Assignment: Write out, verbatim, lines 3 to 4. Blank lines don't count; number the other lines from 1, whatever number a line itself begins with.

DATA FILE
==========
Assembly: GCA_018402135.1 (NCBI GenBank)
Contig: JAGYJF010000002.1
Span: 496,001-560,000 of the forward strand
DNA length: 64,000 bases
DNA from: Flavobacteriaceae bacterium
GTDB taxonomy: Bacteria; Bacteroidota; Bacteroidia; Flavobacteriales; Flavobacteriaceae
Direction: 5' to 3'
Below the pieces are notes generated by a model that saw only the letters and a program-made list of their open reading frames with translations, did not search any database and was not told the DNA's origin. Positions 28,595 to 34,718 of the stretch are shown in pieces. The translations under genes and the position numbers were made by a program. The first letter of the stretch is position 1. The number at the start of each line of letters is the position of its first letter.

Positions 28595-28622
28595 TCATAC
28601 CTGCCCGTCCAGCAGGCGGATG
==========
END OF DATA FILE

Span: 496,001-560,000 of the forward strand
DNA length: 64,000 bases